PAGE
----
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Wednesday, 15 December 1993
Page: 4673

Senator COLSTON —My question is directed to the Minister for Transport and Communications. My question relates to Australian export markets and, in particular, whether such markets have been developed by the aviation industry. In this regard, can the minister advise the Senate of the extent to which this industry was represented at the recent Australian export awards? If the industry was well represented, can the minister provide details of the level of success of the aviation industry in establishing valuable export markets?

Senator COLLINS —Mr President—

Senator Ian Macdonald —Has the CAA finished rewriting its minutes yet?

Senator COLLINS —In response to that interjection, I think it is about time that Senator Macdonald started appreciating the fact that most Australians appreciate—that is that we have an aviation industry in Australia which is second to none in the world. It is now carving out a niche for itself by both developing and exporting world-class avionics systems. It is about time that Senator Macdonald and others stopped this nauseous Australian habit of bagging Australian industry and Australian initiatives. When the world recognises—

Senator McMullan —Senator Ian Macdonald!

Senator COLLINS —That is right, Senator Ian Macdonald. I thank Senator McMullan. I am pleased to advise the Senate that at the recent 1993 export awards the aviation industry was well represented. It was especially pleasing to see that the prestigious new exporter award went to Lochard Environmental Systems Pty Ltd, a Melbourne based firm. This was particularly pleasing as this company has been operating for only three years. The company produces an airport noise and flight track monitoring system which is currently operating at Sydney, Melbourne and Brisbane airports. The system allows real-time recording of aircraft movement rates and noise levels in the vicinity of airports.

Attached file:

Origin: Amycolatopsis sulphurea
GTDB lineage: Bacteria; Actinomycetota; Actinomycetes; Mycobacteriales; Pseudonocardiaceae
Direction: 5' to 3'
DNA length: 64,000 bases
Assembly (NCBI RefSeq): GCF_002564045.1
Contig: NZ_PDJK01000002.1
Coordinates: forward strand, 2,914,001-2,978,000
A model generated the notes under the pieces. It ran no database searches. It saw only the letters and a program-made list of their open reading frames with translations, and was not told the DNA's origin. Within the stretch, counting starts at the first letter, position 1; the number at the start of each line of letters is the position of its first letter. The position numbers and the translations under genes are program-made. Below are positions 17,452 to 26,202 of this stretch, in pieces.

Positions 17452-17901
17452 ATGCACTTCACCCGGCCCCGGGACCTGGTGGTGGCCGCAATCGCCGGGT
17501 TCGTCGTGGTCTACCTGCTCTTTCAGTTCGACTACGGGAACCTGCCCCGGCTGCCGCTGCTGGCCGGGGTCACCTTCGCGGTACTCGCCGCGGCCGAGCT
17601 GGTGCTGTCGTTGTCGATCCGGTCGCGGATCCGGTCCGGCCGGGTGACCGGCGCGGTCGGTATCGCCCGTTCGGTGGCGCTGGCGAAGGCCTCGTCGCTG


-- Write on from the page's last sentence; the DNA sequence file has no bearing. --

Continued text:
The system, which is known as global environmental monitoring systems, has already been exported and installed at Manchester, Zurich, Amsterdam and Madrid airports. Only recently the company won a further contract to install the system at San Diego airport. Export orders for the company have increased from $60,000 a year only a few years ago to an anticipated $6 million this year.

  I can also inform the Senate that two other companies mentioned at the export awards were also aviation-related service companies: Static Engineering and the well-known Australian company, AWA Defence Industries. My colleague Senator Schacht mentioned in the chamber an example of Australian companies expanding into Asian export markets such as China. AWA is another company which, in September this year, won a $33 million export contract to export landing systems to 75 airports in China.

  Australia has also had the opportunity to become a leading provider of aviation training services. Australian flying schools are already successfully training pilots from countries such as Indonesia, Vietnam, Japan and Malaysia. In this regard, I understand that an organisation called Aviation Training Australia is being established by the industry itself in conjunction with Austrade and government organisations to promote Australia as a leading provider of aviation training as an export industry as well.